Rather than use Jet, I decided to go right to the source and I’ve used carved bone as the third bead.  There are Forty Bone Beads.  Bone is our mortality.  The stone of our bodies.  Our inner strength and our support.  It’s what holds up this bag of skin, sinew and cell.  It is white to remind us of the Light where we originated.

The circle of Hags, Amber and Bone is held together with silk thread and copper wire.  Copper for the Green Venusian Current, and Silk for its opulence and  strength.  Fine materials for a precious piece that I hope I will one day hand down to a Priestess of my lineage.

During the year’s cycle, I will make a pouch or box to hold the necklace.  Right now, I don’t know how it will look.  The dream hasn’t manifested and neither have the materials, but I’m sure that Providence will bring the right tools at the right time.  She always does.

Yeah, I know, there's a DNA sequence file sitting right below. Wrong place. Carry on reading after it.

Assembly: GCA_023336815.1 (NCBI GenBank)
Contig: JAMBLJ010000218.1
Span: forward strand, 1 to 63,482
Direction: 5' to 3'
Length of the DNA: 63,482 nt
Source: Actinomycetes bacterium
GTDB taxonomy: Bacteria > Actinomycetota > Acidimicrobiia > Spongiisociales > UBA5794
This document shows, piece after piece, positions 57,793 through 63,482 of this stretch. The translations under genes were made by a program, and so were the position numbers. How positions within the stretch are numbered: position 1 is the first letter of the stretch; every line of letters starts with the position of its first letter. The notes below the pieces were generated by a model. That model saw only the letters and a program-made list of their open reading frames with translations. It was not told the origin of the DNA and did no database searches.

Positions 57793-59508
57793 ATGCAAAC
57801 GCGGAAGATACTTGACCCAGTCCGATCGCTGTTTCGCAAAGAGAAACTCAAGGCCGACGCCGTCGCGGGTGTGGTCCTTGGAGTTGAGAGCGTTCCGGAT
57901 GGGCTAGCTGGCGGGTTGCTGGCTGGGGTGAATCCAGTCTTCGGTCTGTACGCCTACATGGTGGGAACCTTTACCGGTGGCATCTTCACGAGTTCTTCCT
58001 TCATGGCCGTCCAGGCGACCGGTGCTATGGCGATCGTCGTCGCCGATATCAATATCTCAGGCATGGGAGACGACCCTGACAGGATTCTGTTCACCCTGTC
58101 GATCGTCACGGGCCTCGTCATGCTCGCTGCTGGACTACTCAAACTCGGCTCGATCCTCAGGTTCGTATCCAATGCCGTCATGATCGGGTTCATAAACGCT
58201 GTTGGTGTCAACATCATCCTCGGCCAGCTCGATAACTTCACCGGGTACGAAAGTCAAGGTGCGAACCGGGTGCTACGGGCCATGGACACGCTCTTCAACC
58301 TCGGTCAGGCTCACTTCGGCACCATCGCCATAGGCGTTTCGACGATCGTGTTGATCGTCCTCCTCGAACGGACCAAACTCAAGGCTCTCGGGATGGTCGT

The centrepiece stone was chosen because of the natural Runes, yods and crescents carved by Fortuna’s hands. It was also the latest of the Holy Stones to come in to my possession, being found just a few months ago.

Knives, and such

Posted in History, Musings, Projects with tags , , , , , on June 4, 2012 by manxwytch

A little over three years ago I decided it was time to make myself a new ritual knife. The one I had been using I made decades ago as a teen; it was the first ritual knife I had made from scratch – a bar of steel, a stick of red oak and a piece of bronze came together in a wheat/corn/grain/sacrifice-inspired design. The measurements were carefully proportioned for my personal use, and I duly painted the handle black and inscribed on it the traditional grimoiric sigils for an athame.